Sunday, February 19, 2012

Big Basin Redwoods State Park

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Big Basin Redwoods State Park

  • Hiking
  • Camping
  • Coastal redwood trees (Sequoia Sempervirens)
  • Sempervirens Falls
  • Slippery Rock

More Info
  • $10/car parking fee (cash only)
  • Souvenir shop at the entrance
  • Restrooms at several trails

On a nice Sunday morning, a little over an hour’s drive from San Jose took us to the oldest state park in California, Big Basin Redwoods State Park. Luckily, the ~20mile sinuous roads did not make our stomachs queasy.

We were given a trail map at the park entrance after paying $10 parking fee. The national park features 80 miles of trails and we took the ~4mile Sequoia trail and 0.5 mile Redwood Trail. The other popular trail is the ~12 mile Berry Creek trail that takes you through the four other waterfalls in the Big Basin. Hiking the Berry Creek Trail is certainly on our to-do list.

Sequoia Trail – North Escape Road

Length: ~4 miles; Elevation: 600 feet; Time: 3 hours; Difficulty: Easy

The Sequoia trail, which is one of the oldest trails in the park, begins at the opposite side of the road (236). About a mile into trail is a little detour with clear signposts that took us to the popular Sempervirens falls. We crossed the road and walked down a short stairway to see the beautiful ~20 feet falls amongst the lush forest.

Sempervirens Falls

As we continued our way back into the Sequoia trail, we came across the extraordinary Slippery Rocks, running to about 200 yards long, 100 yards wide and tilted at a thirty degree angle. It is probably here that the trail reaches its maximum elevation. Though the rocks were not too slippery, we were being prudent to not step our feet on the rocks where there was a lot of water. After climbing up the Slippery Rocks, it was spectacular sight to look back at the surrounding neck-straining coast redwood trees.

Slippery Rocks

I later learned that the Slippery Rocks is an exposed slab of Miocene sandstone. Apparently, the underwater springs seep through the ground and flow down the rocks making it a little slippery, hence the name. 

The Slippery Rocks also has a deep historical significance. It is in this place that the Sempervirens Club was formed with the objective of preserving the Big Basin as a public park.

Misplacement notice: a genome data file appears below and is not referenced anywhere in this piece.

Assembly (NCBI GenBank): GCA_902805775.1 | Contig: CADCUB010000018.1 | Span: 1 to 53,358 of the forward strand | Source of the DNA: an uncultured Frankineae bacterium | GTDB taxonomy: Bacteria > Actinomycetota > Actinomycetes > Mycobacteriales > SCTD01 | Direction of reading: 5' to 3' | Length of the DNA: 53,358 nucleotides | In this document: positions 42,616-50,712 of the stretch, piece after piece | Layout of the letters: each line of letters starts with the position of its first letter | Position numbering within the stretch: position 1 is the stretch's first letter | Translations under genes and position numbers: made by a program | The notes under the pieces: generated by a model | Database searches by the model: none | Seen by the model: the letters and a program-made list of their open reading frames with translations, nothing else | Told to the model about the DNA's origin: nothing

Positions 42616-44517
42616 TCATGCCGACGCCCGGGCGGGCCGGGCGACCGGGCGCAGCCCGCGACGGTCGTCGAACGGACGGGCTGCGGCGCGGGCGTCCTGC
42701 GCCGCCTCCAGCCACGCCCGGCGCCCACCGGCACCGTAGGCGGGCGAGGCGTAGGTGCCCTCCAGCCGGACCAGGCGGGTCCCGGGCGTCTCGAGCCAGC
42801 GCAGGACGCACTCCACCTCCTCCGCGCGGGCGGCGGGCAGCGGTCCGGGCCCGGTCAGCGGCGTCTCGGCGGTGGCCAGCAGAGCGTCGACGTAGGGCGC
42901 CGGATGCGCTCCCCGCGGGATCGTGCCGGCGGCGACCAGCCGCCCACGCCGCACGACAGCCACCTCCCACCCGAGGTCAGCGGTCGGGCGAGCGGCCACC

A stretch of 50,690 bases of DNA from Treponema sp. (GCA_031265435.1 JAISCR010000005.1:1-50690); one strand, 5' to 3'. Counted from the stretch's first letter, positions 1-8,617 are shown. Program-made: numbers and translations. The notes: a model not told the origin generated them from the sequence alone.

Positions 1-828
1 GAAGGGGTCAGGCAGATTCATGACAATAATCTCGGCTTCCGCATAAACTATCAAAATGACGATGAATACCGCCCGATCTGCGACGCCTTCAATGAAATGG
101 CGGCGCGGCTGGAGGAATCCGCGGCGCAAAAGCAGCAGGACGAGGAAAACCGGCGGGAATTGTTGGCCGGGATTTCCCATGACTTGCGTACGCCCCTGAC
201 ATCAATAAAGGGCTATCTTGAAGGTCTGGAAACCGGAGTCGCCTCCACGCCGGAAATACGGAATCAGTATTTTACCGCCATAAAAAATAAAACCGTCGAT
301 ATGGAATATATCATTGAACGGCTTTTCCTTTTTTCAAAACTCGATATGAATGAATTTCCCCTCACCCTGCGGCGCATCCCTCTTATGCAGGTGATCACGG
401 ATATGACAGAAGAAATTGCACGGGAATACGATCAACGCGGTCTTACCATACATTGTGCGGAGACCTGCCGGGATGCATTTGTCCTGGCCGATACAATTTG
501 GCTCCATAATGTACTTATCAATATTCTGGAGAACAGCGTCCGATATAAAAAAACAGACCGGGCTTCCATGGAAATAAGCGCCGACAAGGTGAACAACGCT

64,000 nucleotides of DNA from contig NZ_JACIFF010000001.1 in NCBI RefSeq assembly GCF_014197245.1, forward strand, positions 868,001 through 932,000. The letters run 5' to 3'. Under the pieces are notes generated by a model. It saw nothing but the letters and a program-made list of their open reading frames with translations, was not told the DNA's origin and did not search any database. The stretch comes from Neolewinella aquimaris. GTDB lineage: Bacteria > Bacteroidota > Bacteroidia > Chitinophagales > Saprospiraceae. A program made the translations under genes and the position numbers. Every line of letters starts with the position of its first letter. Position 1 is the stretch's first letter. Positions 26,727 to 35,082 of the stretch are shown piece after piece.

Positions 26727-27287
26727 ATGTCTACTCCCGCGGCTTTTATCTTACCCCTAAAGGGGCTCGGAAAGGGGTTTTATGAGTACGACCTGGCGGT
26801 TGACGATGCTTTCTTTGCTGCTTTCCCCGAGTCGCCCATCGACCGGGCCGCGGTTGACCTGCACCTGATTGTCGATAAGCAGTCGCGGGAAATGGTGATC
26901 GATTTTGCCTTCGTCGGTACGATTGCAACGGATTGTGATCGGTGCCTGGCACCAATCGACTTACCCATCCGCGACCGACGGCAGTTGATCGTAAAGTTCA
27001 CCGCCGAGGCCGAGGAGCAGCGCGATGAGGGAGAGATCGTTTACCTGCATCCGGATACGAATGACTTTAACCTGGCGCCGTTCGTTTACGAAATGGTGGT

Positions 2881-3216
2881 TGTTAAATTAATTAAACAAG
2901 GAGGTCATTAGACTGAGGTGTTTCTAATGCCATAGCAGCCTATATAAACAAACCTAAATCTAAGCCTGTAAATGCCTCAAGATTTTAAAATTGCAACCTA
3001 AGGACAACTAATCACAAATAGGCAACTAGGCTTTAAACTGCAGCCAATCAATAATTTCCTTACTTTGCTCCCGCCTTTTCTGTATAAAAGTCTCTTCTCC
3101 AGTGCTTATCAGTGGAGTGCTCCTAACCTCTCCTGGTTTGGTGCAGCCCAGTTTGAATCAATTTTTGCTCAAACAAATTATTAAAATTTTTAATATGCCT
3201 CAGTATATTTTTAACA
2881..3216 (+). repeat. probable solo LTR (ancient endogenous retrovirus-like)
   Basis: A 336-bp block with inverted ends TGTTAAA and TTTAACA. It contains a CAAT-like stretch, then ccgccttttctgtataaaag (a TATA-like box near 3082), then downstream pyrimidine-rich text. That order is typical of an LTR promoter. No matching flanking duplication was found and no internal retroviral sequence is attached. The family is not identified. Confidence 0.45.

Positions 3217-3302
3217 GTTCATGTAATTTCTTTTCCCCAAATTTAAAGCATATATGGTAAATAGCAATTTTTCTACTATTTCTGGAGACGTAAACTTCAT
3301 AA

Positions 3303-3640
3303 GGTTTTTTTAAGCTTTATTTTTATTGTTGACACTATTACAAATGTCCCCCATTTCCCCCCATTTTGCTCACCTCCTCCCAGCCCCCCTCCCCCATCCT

Sequoia Trail

As we continued further into the tapering Sequoia Trail through an awning of the giant redwood trees, we could not help but think about how similar it was to the Muir Woods trail. We then reached a place where the trail forked into North Escape Road and Skyline to the Sea Trail. We took the paved North Escape Road to reach the park headquarters.

The trail signs and the trail map were a tad confusing; and not receiving the cell phone signal (maps are a heaven) made it hard on us to figure out where we were!

Redwood Trail

Length: 0.5 miles; Elevation: Flat; Time: 30 min; Difficulty: Easy

This popular, easy, half a mile Redwood Trail is home to some of the tallest redwoods in the Big Basin. The trees with the widest circumference are named as “Mother of the Forest” and “Father of the Forest”. The Chimney tree, which was once recorded as being the tallest tree (~320 feet) smoldered for 14months in a forest fire and now stands at ~290 feet in this trail.

Mother of the Forest

It is interesting how several of these redwoods have a hollow bark, one could stand inside the tree hole and look up at the sky through the bark.

We spent a few minutes in the souvenir shop, looking at the cute little things and hunger would not let us stay any longer in the park. I wish we had brought some food with us; we had snacks, but that did not help too much.

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